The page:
you need a quick and dirty deinterlacing select SeparateFields/SelectEvery or
VerticalReduceBy2. Telecide is a more thorough operation and will give you the
best results. Smartdeinterlace and Blendfields are not really suggested.
Now you're basically done and you could press the GO button, select Rip and convert, sit back and relax and wait for the process to be finished. If you're running DVD2SVCD for the first time you may want to go through all the settings and make sure everything is properly set. If you can be bothered you could also set the name of the disc each time you make a new project.
Once you've selected Rip and convert DVD2SVCD will switch to the log tab which shows you what's being done at the moment:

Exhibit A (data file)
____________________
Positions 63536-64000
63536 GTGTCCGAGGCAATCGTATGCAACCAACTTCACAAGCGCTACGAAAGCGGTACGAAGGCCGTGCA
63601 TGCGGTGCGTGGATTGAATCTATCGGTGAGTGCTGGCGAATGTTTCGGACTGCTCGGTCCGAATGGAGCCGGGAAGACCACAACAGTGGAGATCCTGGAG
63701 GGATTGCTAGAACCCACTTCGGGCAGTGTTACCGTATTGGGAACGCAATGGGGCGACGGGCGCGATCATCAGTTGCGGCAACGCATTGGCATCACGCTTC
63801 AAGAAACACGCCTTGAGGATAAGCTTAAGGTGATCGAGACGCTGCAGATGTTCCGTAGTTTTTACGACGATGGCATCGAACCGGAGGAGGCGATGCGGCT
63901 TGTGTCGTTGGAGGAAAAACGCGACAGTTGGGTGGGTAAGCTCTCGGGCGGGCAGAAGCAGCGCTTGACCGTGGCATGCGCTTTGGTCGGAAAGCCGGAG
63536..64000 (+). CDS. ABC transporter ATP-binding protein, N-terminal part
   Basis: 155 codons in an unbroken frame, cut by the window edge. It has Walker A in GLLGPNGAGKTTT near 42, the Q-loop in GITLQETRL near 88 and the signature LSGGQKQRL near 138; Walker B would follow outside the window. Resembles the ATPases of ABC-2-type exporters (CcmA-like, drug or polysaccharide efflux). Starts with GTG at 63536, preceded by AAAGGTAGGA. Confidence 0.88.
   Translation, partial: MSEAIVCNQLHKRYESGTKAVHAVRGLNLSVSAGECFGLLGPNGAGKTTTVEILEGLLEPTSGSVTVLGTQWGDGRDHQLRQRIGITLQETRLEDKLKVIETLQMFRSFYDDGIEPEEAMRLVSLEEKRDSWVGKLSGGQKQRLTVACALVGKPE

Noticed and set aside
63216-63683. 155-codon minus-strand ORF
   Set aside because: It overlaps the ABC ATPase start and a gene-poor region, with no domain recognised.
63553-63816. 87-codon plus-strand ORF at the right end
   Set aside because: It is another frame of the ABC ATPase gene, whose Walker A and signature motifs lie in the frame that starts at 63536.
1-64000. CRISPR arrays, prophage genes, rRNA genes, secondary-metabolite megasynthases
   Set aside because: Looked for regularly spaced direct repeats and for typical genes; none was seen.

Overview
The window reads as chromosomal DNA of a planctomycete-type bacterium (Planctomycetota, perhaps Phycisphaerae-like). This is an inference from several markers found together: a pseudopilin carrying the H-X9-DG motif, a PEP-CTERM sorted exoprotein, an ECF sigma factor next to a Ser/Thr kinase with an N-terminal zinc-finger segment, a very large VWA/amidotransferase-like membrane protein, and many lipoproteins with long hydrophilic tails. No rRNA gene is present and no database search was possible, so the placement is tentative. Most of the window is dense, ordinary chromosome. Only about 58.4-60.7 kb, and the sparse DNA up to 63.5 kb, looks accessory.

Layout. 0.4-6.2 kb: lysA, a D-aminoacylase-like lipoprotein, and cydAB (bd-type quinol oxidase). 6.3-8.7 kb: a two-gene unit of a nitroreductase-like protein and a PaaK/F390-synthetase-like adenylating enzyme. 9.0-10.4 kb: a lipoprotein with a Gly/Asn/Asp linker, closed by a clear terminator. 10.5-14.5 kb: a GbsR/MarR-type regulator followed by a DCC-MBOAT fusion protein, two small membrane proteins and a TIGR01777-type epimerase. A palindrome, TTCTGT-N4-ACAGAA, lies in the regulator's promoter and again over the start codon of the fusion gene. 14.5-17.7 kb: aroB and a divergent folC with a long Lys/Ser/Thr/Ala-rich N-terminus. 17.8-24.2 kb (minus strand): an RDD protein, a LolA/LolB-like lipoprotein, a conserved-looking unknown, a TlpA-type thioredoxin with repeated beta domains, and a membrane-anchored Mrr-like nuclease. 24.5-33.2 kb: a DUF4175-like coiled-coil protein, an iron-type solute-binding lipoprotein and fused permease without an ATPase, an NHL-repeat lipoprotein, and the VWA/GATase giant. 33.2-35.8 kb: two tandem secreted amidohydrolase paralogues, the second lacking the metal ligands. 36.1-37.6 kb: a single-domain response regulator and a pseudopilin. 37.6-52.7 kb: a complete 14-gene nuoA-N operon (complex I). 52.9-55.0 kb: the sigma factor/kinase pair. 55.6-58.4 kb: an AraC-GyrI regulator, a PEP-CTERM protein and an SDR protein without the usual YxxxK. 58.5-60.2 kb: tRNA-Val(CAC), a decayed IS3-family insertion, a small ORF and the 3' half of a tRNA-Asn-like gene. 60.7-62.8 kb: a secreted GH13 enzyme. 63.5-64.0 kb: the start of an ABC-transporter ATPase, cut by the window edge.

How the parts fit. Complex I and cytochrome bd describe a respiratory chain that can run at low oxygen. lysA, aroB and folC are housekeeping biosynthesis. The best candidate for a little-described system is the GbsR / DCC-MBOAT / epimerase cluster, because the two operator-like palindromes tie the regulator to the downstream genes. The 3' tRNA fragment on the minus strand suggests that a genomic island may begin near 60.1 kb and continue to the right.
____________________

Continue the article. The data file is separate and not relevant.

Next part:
When everything is OK press OK. Now DVD2SVCD will automatically go through all the steps. At the end you should have a number of CD image files (.bin/.cue).
If the process should abort at some point, go to the Misc. Settings tab, press the Crash recovery button and select your project file (DVD2SVCD project file.d2s). DVD2SVCD will then start the first unfinished task and everything after that.
Note that from this point on you can disregard all references to the save-to directories when using DVD2SVCD unless you want to change to change them to something else.
Step 6: Burning
Select one of the following options:
Step 7: Troubleshooting
There's an excellent live Q&A for DVD2SVCD and you can get help via the DVD2SVCD Forum after having read the Q&A.
This document was last updated on March 30, 2006